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It may be just me, but the wind seems to be changing and radical ideas are afloat.

We’re now two weeks removed from the IAB Annual Leadership Meeting in Florida where President/CEO Randall Rothenberg blistered the crowd with a Jeremiad that was both bracing and very, very clear.  I’ll paraphrase:

This thing of ours has gotten pretty fucked up.  And if you’re not part of the solution, then you’re part of the problem.

This thing of ours, of course, is digital advertising and marketing.  And he’s right.  The very fact that the head of your industry organization is giving a speech called “Repair the Trust” tells you a lot.  Sure, we’ve had areas of disagreement and mushy standards for much of the last two decades.  But when the subjects were arcane things like terms & conditions, viewability and margin transparency, most of us just kept our eyes down and pushed our food around the plate.  Avoidance and obfuscation was a perfectly reasonable strategy.

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But no longer.  Because now the issue is fake news.  Remember that kid sitting in his kitchen in Macedonia pumping out fake news stories about Obama’s love child or the Papal endorsement of the Trump campaign?  Turns out we were collectively paying him.  Ouch.

The rotten system that blindly rewards page views and ad calls and shares has become the intravenous feeding tube for parasitic monsters who may realistically render the concept of truth itself irrelevant.  Fake traffic and fraudulent video numbers were bad.  Fake truth and moral relativism are much, much worse.

Randall made it very clear when he said “It’s time to get out of the fake anything business.”   Yes.  We are only as good and as moral as who our system pays and what it pays for.  Without ethical clarity, the next $50 billion in digital advertising revenue will be just so much drug money.  And each one of us has a part to play in making sure it’s not.

You see, our business is really just an average of the behaviors of our best and worst players.  It’s time to bring back the concept of shame.  If you employ the highest standards as a publisher, talk about them.  If you demand the highest standards as an advertiser, pay for them.  And whoever you are, get off the line and pick a side.

The world is watching.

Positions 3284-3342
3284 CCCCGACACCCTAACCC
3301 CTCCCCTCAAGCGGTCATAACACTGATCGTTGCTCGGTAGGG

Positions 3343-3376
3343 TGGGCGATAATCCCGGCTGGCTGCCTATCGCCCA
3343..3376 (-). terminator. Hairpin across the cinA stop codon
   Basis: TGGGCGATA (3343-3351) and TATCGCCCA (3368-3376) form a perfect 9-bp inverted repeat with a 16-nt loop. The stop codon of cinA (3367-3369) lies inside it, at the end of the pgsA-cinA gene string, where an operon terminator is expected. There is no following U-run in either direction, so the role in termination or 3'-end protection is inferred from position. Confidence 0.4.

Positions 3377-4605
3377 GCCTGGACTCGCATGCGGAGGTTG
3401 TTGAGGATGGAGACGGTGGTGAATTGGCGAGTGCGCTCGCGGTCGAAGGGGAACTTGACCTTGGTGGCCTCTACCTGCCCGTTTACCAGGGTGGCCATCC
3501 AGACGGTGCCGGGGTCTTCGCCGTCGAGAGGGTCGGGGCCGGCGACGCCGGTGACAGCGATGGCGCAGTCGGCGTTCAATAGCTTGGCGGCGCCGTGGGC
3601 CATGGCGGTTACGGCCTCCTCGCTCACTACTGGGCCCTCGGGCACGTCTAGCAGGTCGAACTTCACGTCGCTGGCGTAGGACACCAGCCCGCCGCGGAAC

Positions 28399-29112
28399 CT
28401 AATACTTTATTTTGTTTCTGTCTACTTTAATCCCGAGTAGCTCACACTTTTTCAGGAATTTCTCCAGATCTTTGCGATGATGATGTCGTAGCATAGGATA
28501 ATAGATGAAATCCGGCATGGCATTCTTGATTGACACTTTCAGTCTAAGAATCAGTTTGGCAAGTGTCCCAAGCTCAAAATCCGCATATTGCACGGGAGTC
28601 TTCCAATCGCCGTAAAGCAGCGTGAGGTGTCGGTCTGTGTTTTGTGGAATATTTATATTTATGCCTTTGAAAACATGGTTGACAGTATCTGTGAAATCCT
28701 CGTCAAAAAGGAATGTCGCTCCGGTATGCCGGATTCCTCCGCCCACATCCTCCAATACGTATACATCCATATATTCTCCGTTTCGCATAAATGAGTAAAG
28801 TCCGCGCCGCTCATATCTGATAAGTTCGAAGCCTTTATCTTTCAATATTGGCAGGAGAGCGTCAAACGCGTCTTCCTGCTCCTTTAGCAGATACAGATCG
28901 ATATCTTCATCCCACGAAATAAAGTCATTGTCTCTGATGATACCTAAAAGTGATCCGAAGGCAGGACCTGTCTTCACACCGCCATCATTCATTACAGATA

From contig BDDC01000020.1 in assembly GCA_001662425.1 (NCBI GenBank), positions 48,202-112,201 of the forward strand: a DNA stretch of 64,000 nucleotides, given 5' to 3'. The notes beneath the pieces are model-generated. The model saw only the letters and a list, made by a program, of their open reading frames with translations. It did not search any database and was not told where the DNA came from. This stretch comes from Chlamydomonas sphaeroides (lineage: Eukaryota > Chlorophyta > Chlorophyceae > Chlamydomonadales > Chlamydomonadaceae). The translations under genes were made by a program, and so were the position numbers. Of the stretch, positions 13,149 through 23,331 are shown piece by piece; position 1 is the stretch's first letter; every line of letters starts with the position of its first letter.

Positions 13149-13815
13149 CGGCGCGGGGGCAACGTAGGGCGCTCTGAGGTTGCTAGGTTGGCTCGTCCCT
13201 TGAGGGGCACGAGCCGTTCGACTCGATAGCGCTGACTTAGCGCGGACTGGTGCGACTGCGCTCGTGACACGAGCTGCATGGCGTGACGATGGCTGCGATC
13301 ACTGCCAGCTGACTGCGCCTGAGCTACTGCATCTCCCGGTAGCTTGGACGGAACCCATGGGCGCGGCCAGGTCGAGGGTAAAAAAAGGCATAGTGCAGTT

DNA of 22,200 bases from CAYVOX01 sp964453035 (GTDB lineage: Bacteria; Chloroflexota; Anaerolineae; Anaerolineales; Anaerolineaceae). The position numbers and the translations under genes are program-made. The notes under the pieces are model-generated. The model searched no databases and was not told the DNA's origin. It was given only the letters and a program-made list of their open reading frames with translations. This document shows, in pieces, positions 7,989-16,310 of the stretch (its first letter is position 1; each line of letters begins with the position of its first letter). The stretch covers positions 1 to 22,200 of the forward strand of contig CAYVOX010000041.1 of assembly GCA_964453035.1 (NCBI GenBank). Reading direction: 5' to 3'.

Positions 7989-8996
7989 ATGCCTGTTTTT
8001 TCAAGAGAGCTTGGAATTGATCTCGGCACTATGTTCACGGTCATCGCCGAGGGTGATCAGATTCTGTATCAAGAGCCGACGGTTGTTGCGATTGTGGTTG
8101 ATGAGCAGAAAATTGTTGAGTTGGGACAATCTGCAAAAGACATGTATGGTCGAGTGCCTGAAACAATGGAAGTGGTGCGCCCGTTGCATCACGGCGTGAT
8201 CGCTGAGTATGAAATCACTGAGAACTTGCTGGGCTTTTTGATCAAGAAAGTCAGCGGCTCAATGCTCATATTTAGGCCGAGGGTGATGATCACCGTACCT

The Tyranny of Dead Internet Ideas; Part 3

These comments are being posted simultaneously on The Drift and on the iMedia Connection blog in advance of my keynote at next month’s iMedia Agency Summit in Austin, Texas.  This is the last of three posts on this topic.

Over the past two days, I’ve outlined a few of the “Dead Ideas” that I believe are stifling innovation and stunting the development of online advertising and marketing.  Today I’ll round out the list with a couple more of the tyrannical “Dead Internet Ideas” that stubbornly cling to the shadow of life.

Dead Idea #5:  Targeting; the Word. Since the idea first took root 15 years ago, we in the industry have freely discussed ‘targeting’ this consumer or that one, based on behavior, affinity, gender and a dozen other characteristics.  We’ve done so as if nobody was listening; as though we were having an insider baseball discussion on the mound with nobody around.  Turns out people are listening.  And they’re deeply offended.  Online marketing has the stink of creepiness around it at a time when the average consumer is paranoid about his or her privacy and data security.  Nobody wants to be ‘targeted’ in this world, but we don’t seem to get that.  May I humbly suggest that talking about ‘targeting’ is the deadest of ideas, and also humbly suggest a more benign (and accurate) replacement:  ‘ad selection.’

Dead Idea #6:  Getting It All Figured Out. Whether it’s the ‘Holy Grail’ referred to in so many  pie-in-the-sky business plans or a set of immutable ‘standards’ that will usher our business to a state of calm maturity, the idea of things ever being completely sorted in our world is muerto.  Sure we might find some temporary standards around simple stuff like ad sizes or the length of a video unit.  But it’s time to let experience trump optimism and accept that ours is a permanently dynamic marketplace.  Speed, adaptability and an ever-questioning nature are what will breed success.  Acceptance that ‘standards’ as we like to think of them in traditional media are a dead idea is a great start to a healthy new generation of managers and leaders in our business.

If you think I’m way off the mark with these tyrannical ‘dead ideas,’ post your thoughts here.  Or best yet, bring your own dead ideas to the discussion at next month’s iMedia Agency Summit in Austin.  I’m not looking for agreement, per se; passionate curiosity means much more.  Because the deadest idea of all is indifference.